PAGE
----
19 Applying the constant growth DDM (2) The risk-free rate of return is 10%, the required rate of return on the market is 15%, and High-Flyer stock has a beta coefficient of 1.5. If the dividend per share expected during the coming year, D 1, is $2.50 and g = 5%, at what price should a share sell? Hint: use the CAPM to get the market capitalization rate.
20 Applying the constant growth DDM (3) Big Oil Inc. just paid a dividend of $10 (i.e., D 0 = 10.00). Its dividends are expected to grow at a 4% annual rate forever. The market capitalization rate is 15%. What is the price of Big Oils common stock? (to 2 decimal places) Verify that price = $94.55
21 Applying the constant growth DDM (4) The price of a stock in the market is $62. You know that the firm has just paid a dividend of $5 per share (i.e., D 0 = 5). The dividend growth rate is expected to be 6 percent forever. What is the market capitalization rate for this stock (to 2 decimal places)?
22 Applying the constant growth DDM (5) A firm is expected to pay a dividend of $5.00 on its stock next year. The current price of this stock is $40 and investors require a return of 20%. The firms dividends grow at a constant rate. What is the constant dividend growth rate (g)? use k = (D 1 /P 0 ) + g Verify that g = 7.5%
23 Applying the constant growth DDM (6) In order to use the constant dividend growth model to value a stock it must be true that: a. The required rate of return is less than the expected dividend growth rate. b. The expected dividend growth rate is greater than zero. c. The next dividend (D1) is expected to be greater than $1.00. d. The expected dividend growth rate is less than the required rate of return. Which statement is correct?
24 Stock prices & investment/growth opportunities How do we figure out dividend growth rate, g ? Growth rate depends on: 1. Investment opportunities embodied in return on equity, ROE 2. Reinvestment of earnings, represented by earnings retention ratio, b. Earnings retention ratio is also called the plowback ratio. Growth rate, g = ROE x b
25 Earnings retention ratio and dividend payout ratio Earnings retention rate = reinvested earnings/ total earnings. A related measure is the dividend payout ratio. Dividend payout ratio = dividends paid/ total earnings = 1 – retention rate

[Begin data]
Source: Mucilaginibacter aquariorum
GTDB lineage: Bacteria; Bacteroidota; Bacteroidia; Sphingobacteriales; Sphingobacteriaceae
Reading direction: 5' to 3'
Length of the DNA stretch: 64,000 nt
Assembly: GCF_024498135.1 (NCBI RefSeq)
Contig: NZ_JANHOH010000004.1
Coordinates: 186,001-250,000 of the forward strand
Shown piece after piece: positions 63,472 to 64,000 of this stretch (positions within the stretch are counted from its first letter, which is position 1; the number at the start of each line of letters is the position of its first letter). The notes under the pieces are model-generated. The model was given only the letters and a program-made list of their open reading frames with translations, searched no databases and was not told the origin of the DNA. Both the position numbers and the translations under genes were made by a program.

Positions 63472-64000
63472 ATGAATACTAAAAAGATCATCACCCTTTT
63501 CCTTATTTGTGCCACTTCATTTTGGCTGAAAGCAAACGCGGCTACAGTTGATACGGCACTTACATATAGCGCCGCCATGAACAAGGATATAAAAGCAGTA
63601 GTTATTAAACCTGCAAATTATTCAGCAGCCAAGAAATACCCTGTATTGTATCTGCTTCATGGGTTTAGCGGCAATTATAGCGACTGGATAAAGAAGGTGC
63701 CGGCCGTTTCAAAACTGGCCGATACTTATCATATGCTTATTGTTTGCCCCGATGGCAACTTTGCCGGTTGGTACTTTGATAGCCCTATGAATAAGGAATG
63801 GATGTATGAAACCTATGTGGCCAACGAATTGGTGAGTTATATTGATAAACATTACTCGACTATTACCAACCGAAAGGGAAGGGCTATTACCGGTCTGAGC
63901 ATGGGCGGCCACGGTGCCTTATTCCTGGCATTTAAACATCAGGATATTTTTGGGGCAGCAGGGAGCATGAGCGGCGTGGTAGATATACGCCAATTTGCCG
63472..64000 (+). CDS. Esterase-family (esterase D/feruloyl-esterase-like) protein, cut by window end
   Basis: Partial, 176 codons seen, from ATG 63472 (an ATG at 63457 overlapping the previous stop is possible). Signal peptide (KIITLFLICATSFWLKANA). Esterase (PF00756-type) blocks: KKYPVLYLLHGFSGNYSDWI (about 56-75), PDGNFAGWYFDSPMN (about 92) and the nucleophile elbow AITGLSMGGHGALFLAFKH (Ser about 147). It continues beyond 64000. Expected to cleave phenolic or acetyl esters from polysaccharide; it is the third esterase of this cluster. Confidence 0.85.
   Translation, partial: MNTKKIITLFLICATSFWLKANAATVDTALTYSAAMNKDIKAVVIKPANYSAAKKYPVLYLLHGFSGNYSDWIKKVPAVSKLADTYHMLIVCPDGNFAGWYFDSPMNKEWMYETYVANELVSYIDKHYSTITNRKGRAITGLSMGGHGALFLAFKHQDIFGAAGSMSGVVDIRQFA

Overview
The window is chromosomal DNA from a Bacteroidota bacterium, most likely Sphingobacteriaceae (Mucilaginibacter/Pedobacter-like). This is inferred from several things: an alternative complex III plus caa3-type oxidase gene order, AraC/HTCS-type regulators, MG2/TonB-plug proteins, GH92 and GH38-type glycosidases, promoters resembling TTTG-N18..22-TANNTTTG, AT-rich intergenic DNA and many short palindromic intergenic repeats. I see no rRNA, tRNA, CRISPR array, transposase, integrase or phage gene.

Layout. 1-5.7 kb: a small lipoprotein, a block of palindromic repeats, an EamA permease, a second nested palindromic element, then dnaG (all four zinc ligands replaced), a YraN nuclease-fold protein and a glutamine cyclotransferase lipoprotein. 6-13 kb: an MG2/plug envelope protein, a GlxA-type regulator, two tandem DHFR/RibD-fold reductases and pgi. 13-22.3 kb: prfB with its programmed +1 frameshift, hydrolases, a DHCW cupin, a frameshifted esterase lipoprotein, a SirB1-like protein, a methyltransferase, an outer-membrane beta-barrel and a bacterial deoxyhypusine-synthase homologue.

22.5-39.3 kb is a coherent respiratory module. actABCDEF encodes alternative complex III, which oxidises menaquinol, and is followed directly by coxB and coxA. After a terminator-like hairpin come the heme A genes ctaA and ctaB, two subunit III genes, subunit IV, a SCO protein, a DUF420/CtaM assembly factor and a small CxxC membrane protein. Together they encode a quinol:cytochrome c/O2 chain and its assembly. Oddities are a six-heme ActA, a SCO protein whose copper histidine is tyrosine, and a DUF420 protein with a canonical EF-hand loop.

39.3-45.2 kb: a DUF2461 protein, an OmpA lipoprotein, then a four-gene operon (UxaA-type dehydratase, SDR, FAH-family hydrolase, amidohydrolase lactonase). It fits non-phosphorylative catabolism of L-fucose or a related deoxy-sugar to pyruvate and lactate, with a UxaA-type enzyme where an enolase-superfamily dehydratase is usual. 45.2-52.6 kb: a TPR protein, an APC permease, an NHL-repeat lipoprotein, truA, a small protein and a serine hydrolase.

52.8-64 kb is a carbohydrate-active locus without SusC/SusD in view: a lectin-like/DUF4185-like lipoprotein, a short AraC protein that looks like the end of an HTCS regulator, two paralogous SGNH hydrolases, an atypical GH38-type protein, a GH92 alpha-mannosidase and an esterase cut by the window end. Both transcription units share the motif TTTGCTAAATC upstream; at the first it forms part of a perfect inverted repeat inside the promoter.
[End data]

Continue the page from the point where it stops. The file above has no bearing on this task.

26 Problem Geoscience Corp. has a beta of 1.2 and its most recent EPS is $10 per share. The company just paid 40% of its earnings in dividends. Geoscience Corp will earn an ROE of 20% per year on all reinvested earnings forever. The risk-free rate is 8% and the expected return on the market portfolio is 15%. a) What is the intrinsic value (V 0 ) of a share of Geosciences stock (to two decimal places)? b) If the market price of a share is currently $100, and you expect the market price to be equal to the intrinsic value one year from now, what is your expected one- year HPR on Geoscience Corp.s stock?
27 Earnings retention ratio affects growth Suppose ROE > 0Growth policy No-growth policy Earnings retention ratio, bb > 0b = 0 Growth rate, gg > 0g = 0 Bottomline: If a company reinvests some portion of earnings back into the business (b > 0), future earnings and dividends will grow (i.e., g > 0). Otherwise, earnings and dividends will not grow.
28 Is growth always beneficial? Does having positive growth always increase stock price? No. It depends on the attractiveness of the firms investment opportunities, ROE. Compared to a no-growth policy, If ROE > k, then retaining earnings (i.e., b > 0) will increase stock price. If ROE < k, then retaining earnings will decrease stock price.
29 Consider two companies Growth Prospects, Inc (GP) Dead Beat, Inc (DB) No-growth earnings per share$5 Market capitalization rate, k12.5% No-growth price per share5/0.125 = 40 ROE15%10%
30 Suppose both companies reinvest 60% of next years earnings… Growth Prospects, Inc (GP) Dead Beat, Inc (DB) Earnings retention ratio, b0.6 Next years dividend per share, D 1 = (1 – b) x 5 $2 Dividend growth rate, g = ROE x b 9%6% Constant dividend growth model share price 2/(0.125 – 0.09) = 57.14 2/(0.125 – 0.06) = 30.77
31 Compare GP and DB Growth Prospects, Inc (GP) Dead Beat, Inc (DB) ROE15%10% Market capitalization rate, k12.5% No-growth price per share (1)40 Constant div. growth Price (2)57.1430.77 Present value of growth opportunities, PVGO = (2) – (1) 17.14-9.23 PVGO = Price per share – no-growth price per share
32 Problems involving growth (1) MF Corp. has an ROE of 16% and a plowback ratio of 50%. If the coming years earnings are expected to be $2 per share. The market capitalization rate is 12%. A. At what price will the stock sell today? B. At what price do you expect MF shares to sell for in 3 years?